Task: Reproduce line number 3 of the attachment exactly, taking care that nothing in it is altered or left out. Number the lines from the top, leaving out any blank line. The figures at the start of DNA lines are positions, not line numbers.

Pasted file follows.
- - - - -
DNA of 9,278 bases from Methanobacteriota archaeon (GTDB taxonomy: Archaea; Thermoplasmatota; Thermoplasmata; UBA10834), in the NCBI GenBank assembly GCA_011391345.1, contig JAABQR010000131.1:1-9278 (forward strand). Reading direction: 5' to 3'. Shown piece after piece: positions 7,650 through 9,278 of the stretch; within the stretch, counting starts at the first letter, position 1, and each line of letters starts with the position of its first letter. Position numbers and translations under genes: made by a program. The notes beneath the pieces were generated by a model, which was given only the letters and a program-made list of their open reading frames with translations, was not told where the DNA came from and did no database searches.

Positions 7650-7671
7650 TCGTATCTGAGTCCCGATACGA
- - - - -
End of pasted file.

7650 TCGTATCTGAGTCCCGATACGA